And that unbeaten record is something that can be nurtured and marketed to good effect. But it is a fine line.
What Frank, Dean Powell and before him the great Ernie Fossey, have done so well with their fighters is build them up and build them up, protect them with clever match-making.
Sometimes they can go the other way though and as we saw with Hatton, fighters do get frustrated, and the fans certainly do. You look at DeGale and see a young man who thinks he is destined for the top, so it will be interesting to see how he goes over the next 12 months.
What we don't want to see with him, or Saunders, Frankie Gavin or Tony Jeffries come to that, are guys that are so well-protected that they are just not up to it when their big chance comes. Remember dear old Frank Bruno? He was built up, moved into position on more than one occasion, but when it came down to his world title shot, he just wasn't good enough.
Right now Groves is the one that seems to be getting that experience in early and that can only be a good thing. I hope both have been to spar in the States and I hope they are planning to go again, because that is the one place to really learn your trade.
I remember sparring with Mike Tyson, James Tillis and Bert Cooper and it was a whole different world, it really was. Over here, we don't really aim to knock our sparring partners out and if we do, we tend to fuss round them, make sure they're alright and pretty much apologise.
Well, in America it's different. Tyson used to knock guys out on a daily basis and they would just stretcher them out and bring the next one in - after he had stood over the poor bloke calling him names!
American gyms still have that wild west mentality, they really do. Look at Amir Khan since he has been with Freddie Roach; yes Freddie is a great trainer but Amir knows every Mexican or Puerto Rican or American that walks into the Wildcard Gym wants to rip his head off! If James and George can get a decent taste of that, then we really will have two superstars on our hands.
Technically they have both adjusted well to the pro game, even if they do hold their left hands too low for my liking. I know it is something Adam Booth sees as a plus when it comes to landing punches from different angles and it does set up the hard, straight right beautifully, but whether or not it's down to Floyd Mayweather and the modern trend, I still think it will come back to haunt you when you are in with top, top fighters.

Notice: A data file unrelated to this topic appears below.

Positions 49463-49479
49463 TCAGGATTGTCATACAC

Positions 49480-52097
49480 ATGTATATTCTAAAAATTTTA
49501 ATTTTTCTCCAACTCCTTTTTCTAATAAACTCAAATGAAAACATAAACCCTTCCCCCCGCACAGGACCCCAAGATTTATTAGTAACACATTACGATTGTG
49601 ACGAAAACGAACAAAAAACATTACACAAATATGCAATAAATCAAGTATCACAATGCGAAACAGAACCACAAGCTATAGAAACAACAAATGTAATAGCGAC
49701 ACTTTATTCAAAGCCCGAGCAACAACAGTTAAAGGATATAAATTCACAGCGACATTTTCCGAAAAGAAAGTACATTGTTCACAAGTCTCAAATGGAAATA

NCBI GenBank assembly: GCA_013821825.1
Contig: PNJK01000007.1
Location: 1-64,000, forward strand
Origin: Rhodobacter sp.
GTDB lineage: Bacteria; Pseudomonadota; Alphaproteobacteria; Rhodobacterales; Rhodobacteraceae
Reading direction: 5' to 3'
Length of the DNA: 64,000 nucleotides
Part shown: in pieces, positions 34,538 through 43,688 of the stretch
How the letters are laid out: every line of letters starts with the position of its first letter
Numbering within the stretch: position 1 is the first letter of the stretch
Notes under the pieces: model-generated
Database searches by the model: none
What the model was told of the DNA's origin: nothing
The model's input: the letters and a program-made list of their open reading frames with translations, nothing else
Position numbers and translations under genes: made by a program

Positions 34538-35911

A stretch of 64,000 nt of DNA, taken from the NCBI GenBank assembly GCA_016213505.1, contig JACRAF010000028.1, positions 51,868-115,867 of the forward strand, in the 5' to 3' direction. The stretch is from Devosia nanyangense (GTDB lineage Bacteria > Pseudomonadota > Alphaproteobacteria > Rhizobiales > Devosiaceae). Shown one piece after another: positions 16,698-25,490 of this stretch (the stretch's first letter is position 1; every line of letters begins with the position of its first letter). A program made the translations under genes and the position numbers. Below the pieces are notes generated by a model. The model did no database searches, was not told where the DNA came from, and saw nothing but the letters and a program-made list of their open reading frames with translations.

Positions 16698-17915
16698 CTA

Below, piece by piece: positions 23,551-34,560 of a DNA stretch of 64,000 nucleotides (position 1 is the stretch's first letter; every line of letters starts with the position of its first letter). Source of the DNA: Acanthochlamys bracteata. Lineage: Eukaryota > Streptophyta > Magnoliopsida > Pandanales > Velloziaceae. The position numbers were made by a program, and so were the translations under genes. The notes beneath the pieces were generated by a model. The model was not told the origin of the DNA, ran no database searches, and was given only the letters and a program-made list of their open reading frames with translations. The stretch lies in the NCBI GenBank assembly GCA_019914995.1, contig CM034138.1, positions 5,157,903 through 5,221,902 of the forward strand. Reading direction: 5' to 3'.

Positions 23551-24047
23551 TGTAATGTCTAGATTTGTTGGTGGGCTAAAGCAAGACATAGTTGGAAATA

But both of these boys seem to have the fundamentals in place and look like they can think their way through fights. Saunders has kind of plataued, Frankie Gavin has looked good in bits and I still want to see Tony Jeffries in longer fights against more testing opposition. DeGale and Groves though, have looked impressive.
They both have a title to their name (although I will never understand what these 'international' belts are about!) and looking ahead to next season, I would expect them to really start making an impact in what is a pretty tough domestic division.
Paul Smith is the British champion, Tony Quigley is a decent name, Brian Magee has re-invented himself and I like the look of Kenny Anderson, who has quietly moved to 11-0. Stevie McGuire looks a decent prospect himself and Prizefighter winner Patrick Mendy is also in the mix now, so there are plenty of good, hard fights out there on their doorstep.
What we don't want to see is DeGale and Groves fighting each other... yet. It is a bit early for comparisons, but we could just have another Nigel Benn-Chris Eubank rivalry on our hands. There is clearly bad blood between them for a start, which can only help.
Groves beat DeGale in the amateurs, but DeGale is adamant he used to 'beat him up' in sparring, so who is the better fighter? Right now I would give Groves the edge in terms of the steps he has taken, but like I said at the start, I like the whole James DeGale package, I really do.
Let's hope when we do get to see which of these two is the man, there is a world title on the line.
Can DeGale and Groves go all the way? Who's side are you on? And who would you like to see them fight? Let Glenn know your thoughts by filling in the feedback form below...